The Hunt for Amelia Dyer

The Hunt for Amelia Dyer

In 1896, three detectives from Reading Borough Police Force caught one of Britain’s most prolific serial killers. Pictured with artefacts belonging to the case, these tenacious police officers used all their powers of deduction and expertise to catch notorious child murderer Amelia Dyer. On 30 March 1896, when a baby girl was discovered strangled in a brown paper package retrieved from the river Thames by a passing bargeman, Detective Constable James Anderson (on the right) provided the first vital clue in this shocking and complex murder case. James Beattie Anderson was originally from Aberdeen, but he had lived in Reading for over a decade. Like the other police officers on the case, he was married with a young family – he had five sons. Constable Anderson managed to decipher the faint writing on the sodden parcel that contained the tiny corpse found in the river, at Caversham Lock. It read: ‘Mrs Thomas, 26 Piggott’s Road, Caversham’. The police went to the address, only to find that Mrs Thomas was no longer in residence, but Anderson had the idea to take the parcel to Reading railway station to see if he could find out where it had come from. The package bore a Midland railway stamp and a date, which enabled the railway clerk to locate the entry in his ledger. He told the police that Mrs Thomas’s real name was ‘Mrs Dyer’ and she now lived at 45 Kensington Road. The hunt for a murderer had begun.     The investigation was led by Chief Constable George Tewsley (in the middle). A portly, middle-aged man with a handlebar moustache,...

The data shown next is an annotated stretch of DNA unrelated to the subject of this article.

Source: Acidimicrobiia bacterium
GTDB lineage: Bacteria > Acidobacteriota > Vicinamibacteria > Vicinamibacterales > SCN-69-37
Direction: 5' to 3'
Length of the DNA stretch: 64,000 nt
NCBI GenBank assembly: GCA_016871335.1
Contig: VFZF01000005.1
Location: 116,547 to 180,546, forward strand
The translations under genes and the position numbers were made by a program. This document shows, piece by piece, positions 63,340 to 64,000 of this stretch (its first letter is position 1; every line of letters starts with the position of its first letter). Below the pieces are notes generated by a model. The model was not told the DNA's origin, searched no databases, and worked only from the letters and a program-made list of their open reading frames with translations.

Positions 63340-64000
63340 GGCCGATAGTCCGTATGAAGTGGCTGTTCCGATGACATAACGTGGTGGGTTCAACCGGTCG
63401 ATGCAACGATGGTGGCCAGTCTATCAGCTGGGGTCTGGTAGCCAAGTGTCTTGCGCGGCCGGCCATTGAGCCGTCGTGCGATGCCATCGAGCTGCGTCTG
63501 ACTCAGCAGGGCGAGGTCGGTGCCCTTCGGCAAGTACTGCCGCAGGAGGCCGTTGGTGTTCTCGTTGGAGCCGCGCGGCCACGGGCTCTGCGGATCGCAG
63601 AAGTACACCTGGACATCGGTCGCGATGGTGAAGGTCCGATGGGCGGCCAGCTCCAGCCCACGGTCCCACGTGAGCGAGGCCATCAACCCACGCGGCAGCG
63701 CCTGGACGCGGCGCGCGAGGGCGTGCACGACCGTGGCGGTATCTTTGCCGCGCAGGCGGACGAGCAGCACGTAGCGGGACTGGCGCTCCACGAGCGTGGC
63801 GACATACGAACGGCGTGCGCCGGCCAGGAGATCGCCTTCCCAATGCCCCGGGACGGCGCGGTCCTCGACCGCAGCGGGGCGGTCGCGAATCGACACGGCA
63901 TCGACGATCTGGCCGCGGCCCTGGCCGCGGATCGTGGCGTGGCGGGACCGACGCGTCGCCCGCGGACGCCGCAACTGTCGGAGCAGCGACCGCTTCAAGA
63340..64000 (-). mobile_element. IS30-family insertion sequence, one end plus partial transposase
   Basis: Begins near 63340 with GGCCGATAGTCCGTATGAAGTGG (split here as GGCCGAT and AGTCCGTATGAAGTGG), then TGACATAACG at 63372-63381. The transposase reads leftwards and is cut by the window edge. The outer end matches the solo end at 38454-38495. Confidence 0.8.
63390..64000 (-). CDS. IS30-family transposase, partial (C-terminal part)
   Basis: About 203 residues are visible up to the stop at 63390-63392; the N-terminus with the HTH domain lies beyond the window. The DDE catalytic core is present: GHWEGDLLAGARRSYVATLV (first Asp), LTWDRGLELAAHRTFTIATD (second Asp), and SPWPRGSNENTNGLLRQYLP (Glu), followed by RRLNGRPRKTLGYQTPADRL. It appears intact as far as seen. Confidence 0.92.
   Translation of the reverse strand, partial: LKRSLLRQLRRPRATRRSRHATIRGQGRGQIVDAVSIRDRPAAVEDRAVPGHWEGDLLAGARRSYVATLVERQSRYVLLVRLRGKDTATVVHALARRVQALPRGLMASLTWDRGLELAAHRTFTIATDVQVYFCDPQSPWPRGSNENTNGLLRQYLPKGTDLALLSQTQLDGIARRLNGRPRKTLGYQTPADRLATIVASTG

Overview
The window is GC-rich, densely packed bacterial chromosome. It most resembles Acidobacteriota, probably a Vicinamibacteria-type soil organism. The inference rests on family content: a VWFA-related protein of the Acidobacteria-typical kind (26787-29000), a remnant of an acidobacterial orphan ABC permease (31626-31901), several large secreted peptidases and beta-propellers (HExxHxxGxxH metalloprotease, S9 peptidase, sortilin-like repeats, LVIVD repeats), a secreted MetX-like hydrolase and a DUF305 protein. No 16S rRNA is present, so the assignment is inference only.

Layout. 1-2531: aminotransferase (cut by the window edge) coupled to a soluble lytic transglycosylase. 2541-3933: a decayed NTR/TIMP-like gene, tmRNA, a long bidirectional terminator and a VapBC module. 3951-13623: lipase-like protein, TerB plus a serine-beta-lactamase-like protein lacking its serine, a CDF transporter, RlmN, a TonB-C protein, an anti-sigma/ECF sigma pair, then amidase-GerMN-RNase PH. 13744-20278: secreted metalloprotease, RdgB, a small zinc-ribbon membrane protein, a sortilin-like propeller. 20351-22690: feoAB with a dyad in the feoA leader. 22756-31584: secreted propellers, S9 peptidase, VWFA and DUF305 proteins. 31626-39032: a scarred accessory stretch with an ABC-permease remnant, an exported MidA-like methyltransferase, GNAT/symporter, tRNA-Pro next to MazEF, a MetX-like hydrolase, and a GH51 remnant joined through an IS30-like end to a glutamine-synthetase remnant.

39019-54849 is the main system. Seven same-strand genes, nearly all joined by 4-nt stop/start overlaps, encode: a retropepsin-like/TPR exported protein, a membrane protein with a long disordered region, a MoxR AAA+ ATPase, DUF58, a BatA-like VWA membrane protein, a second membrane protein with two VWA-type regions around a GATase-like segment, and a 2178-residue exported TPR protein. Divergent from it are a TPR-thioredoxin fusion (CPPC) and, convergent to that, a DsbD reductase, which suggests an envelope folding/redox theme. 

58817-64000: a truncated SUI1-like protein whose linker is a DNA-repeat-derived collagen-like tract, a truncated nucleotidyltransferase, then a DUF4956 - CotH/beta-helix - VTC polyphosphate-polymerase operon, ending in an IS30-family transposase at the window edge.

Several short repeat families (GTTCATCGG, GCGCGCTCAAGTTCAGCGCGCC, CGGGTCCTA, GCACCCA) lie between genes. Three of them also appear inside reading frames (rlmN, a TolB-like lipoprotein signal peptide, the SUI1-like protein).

Reading’s Year of Crime

Reading’s Year of Crime

At the end of every year, throughout the Victorian period, the Chief Constable of Berkshire released the annual crime figures for Reading and the surrounding villages. In December 1896, he revealed that the town had ‘gained an unenviable notoriety.’ The salacious details were published in the Berkshire Chronicle. One hundred and twenty years ago, the quiet idyll of this rural Berkshire town was shattered by the discovery of Amelia Dyer’s tiny victims in the river Thames at Caversham. The infamous baby farmer had moved to Reading the previous summer and it was here that her heinous crimes finally came to light. The shocked Victorian residents followed the dreadful events as they unfolded and Amelia Dyer was hanged at Newgate later that year.     The Berkshire Chronicle also described how Reading Prison had been ‘a venue of an execution’ during the same year, with the hanging of trooper Charles Thomas Wooldridge, who had been found guilty at the Berkshire Assizes of murdering his wife. His crime of passion was immortalised in The Ballad of Reading Goal, by Oscar Wilde, who was incarcerated in the prison at the same time.     A more ‘festive’ crime was mentioned next in the report. On Christmas Day, Arthur Haslam ‘startled the neighbourhood of Goring’ by firing a weapon into the sitting room, where his friends and family were celebrating. Fortunately, no one was injured but Arthur was sentenced to three years’ penal servitude. His motive for such a desperate act was not reported. According to the newspaper, ‘burglars usually meet with a warm reception in Reading’ and two men named Brady and Worsdale,...